Friday 24 November 2017

Fate of pregnant clinically dead woman on life machine to be heard tomorrow

High Court President Nicholas Kearns
High Court President Nicholas Kearns

By Ray Managh

Three judges will sit tomorrow to determine the fate of a young pregnant woman who has been deemed clinically dead but remains on life support to keep her baby alive.

A young Senior Counsel, Conor Dignam, will be given the most important legal assignment of his career - representing the baby whose heart continues to beat in the brain-dead body of its mother in a country hospital.

High Court President, Mr Justice Nicholas Kearns, was told that Mr Dignam, with barrister Siobhan Phelan and solicitor Patricia Drumgoole, had been appointed by the Health Service Executive to represent the interests of the unborn in tomorrow’s life-or-death High Court struggle regarding the future of the baby and its mother.

Judge Kearns said he would sit tomorrow with Ms Justice Marie Baker and Ms Justice Caroline Costello as a Divisional Court of the High Court to determine the issues concerning the mother, currently on a life support machine, and her baby of 17 weeks gestation.

Gerard Durcan, senior counsel for the HSE, told Judge Kearns in a brief hearing to outline issues and management of tomorrows hearing, that the Executive had appointed Mr Dignam to lead a legal team on behalf of the unborn.

The Executive was also in the process of appointing a legal team to represent the interests of the mother, a woman in her 20s who suffered a brain trauma a number of weeks ago and who is considered by neurosurgeons to be brain dead.

She was treated in a Dublin hospital before being moved to a hospital in the country where she remains on a life support machine.

Neurosurgeons recommended her life support be switched off after determining she was clinically dead but lawyers for the HSE stepped in after another medical specialist treating the woman expressed concern about legal issues arising in the case.

The woman’s father, represented by John Rogers, SC, and barrister Catherine Forde, BL, is expected to ask the Divisional Court that his daughter be made a ward of court which would allow him, with approval of the court, to administer her affairs.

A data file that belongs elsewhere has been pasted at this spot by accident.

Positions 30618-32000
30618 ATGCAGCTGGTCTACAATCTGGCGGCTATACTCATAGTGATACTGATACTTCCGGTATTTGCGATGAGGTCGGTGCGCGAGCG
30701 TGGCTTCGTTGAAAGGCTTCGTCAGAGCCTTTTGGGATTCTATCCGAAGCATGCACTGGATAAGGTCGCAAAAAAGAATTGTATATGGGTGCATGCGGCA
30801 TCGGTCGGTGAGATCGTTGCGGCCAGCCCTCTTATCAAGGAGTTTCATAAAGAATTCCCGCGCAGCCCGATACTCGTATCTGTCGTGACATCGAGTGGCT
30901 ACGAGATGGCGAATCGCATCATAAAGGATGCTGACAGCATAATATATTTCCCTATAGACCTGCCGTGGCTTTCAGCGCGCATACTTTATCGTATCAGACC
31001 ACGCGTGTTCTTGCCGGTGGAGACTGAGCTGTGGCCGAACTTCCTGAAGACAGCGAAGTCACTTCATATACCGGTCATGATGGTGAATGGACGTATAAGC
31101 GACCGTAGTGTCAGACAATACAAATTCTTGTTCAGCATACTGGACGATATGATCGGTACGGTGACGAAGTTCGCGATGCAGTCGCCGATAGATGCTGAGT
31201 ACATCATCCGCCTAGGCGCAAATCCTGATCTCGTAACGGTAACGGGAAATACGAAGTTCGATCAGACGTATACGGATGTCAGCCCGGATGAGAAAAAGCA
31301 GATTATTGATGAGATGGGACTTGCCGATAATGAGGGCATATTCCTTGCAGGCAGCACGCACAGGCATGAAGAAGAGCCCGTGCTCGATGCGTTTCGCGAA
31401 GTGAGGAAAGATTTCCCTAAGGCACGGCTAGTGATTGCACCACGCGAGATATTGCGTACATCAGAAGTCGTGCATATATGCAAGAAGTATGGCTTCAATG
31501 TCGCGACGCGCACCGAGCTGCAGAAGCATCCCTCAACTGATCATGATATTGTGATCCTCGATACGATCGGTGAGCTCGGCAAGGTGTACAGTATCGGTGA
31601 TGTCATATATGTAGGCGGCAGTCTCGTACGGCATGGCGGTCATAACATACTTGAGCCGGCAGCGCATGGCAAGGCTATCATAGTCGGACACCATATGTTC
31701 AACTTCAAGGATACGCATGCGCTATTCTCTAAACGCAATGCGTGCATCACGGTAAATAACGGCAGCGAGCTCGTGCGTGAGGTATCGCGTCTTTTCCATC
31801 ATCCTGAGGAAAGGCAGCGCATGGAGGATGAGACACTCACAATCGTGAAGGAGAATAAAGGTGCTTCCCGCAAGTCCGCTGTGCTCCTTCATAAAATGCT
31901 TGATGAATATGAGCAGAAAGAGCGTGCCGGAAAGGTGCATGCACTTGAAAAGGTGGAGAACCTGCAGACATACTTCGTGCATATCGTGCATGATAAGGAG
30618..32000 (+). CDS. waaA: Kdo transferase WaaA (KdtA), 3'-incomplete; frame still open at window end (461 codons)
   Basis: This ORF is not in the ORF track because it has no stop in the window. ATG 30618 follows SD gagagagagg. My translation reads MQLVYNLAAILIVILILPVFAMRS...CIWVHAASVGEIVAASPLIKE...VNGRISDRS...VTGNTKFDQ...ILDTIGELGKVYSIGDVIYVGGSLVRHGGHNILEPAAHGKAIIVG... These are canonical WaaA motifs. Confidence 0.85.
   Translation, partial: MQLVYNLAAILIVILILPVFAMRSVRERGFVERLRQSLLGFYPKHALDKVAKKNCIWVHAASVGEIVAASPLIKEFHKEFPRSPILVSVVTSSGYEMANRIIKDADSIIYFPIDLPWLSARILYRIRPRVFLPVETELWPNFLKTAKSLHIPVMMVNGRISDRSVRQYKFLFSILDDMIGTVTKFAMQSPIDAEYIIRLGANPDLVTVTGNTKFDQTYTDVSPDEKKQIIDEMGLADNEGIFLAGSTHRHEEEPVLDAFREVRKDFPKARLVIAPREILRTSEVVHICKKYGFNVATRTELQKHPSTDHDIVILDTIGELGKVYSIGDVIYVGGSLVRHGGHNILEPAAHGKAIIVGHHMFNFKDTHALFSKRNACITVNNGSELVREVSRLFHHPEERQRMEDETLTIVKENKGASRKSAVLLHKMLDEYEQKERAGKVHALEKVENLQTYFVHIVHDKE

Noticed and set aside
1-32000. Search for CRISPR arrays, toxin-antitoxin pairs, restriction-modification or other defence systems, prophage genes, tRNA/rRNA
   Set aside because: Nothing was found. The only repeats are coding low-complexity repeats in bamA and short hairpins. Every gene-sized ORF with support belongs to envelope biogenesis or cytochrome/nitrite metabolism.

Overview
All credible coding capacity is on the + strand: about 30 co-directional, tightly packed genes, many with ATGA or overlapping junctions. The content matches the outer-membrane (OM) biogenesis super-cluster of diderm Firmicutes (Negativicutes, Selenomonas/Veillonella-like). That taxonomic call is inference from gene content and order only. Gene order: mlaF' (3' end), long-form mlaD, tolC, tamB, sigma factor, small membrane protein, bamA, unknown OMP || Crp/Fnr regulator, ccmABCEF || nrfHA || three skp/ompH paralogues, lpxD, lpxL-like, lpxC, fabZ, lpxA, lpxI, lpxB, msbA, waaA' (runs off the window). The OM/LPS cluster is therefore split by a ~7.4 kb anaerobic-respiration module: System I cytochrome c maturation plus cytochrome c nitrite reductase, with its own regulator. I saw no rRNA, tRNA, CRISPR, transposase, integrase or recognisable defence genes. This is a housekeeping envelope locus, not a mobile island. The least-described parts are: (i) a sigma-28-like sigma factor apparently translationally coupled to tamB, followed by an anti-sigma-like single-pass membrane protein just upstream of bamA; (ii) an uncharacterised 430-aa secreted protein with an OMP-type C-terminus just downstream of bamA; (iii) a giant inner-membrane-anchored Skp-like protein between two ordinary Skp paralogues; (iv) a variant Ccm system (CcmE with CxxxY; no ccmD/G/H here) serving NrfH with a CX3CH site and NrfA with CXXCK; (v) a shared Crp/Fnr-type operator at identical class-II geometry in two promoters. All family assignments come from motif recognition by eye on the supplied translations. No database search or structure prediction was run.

The father, and the woman’s family members, is understood to be in favour of her life support being switched off and the court will be told tomorrow if they wish to have a declaratory order made in those terms.

The case raises issues relating to the right to life of the unborn and, in particular, whether ending life support for the mother would breach the constitutional rights of the unborn child which, currently, is below the threshold for viability outside the womb.

Mr Durcan told Judge Kearns that very considerable effort had been put into the case by the HSE over the weekend.

A lot of preparatory legal and medical work had been carried out by the HSE and the Executive hoped to be in a position to assist the court with regard to all medical issues that would arise.

The HSE could be bringing to court a consultant obstetrician and to have a report from a consultant in intensive care medicine which was relevant to tomorrow’s hearing as well as a report from a consultant neurologist.  He said there would be reports from treating doctors responsible for the mother’s care and evidence where necessary relating to any particular areas that needed to be explored.

Judge Kearns said the court, as well as hearing the arguments relative to the interests of the unborn, would wish to hear evidence and discussion on the effects on the mother.

Judge Kearns said time was of the essence and the court would wish “all four corners” of available evidence and views taken into consideration.

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